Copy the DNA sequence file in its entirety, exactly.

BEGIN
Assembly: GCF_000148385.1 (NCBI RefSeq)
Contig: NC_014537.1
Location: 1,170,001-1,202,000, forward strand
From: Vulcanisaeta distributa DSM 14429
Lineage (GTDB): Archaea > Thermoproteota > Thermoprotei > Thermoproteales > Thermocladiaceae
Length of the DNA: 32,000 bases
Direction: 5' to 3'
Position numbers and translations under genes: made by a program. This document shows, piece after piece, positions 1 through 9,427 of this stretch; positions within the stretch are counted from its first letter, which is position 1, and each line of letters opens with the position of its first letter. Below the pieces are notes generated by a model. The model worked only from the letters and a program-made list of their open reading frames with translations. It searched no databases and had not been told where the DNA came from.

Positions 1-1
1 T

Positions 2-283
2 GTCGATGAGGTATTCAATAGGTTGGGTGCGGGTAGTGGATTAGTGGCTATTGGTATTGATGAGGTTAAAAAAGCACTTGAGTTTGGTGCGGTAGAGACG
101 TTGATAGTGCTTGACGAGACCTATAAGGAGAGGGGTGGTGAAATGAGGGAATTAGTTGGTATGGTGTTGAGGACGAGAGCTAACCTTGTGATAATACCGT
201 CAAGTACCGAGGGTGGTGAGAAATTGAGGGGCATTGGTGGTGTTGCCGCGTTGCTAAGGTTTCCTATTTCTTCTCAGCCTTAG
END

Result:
Assembly: GCF_000148385.1 (NCBI RefSeq)
Contig: NC_014537.1
Location: 1,170,001-1,202,000, forward strand
From: Vulcanisaeta distributa DSM 14429
Lineage (GTDB): Archaea > Thermoproteota > Thermoprotei > Thermoproteales > Thermocladiaceae
Length of the DNA: 32,000 bases
Direction: 5' to 3'
Position numbers and translations under genes: made by a program. This document shows, piece after piece, positions 1 through 9,427 of this stretch; positions within the stretch are counted from its first letter, which is position 1, and each line of letters opens with the position of its first letter. Below the pieces are notes generated by a model. The model worked only from the letters and a program-made list of their open reading frames with translations. It searched no databases and had not been told where the DNA came from.

Positions 1-1
1 T

Positions 2-283
2 GTCGATGAGGTATTCAATAGGTTGGGTGCGGGTAGTGGATTAGTGGCTATTGGTATTGATGAGGTTAAAAAAGCACTTGAGTTTGGTGCGGTAGAGACG
101 TTGATAGTGCTTGACGAGACCTATAAGGAGAGGGGTGGTGAAATGAGGGAATTAGTTGGTATGGTGTTGAGGACGAGAGCTAACCTTGTGATAATACCGT
201 CAAGTACCGAGGGTGGTGAGAAATTGAGGGGCATTGGTGGTGTTGCCGCGTTGCTAAGGTTTCCTATTTCTTCTCAGCCTTAG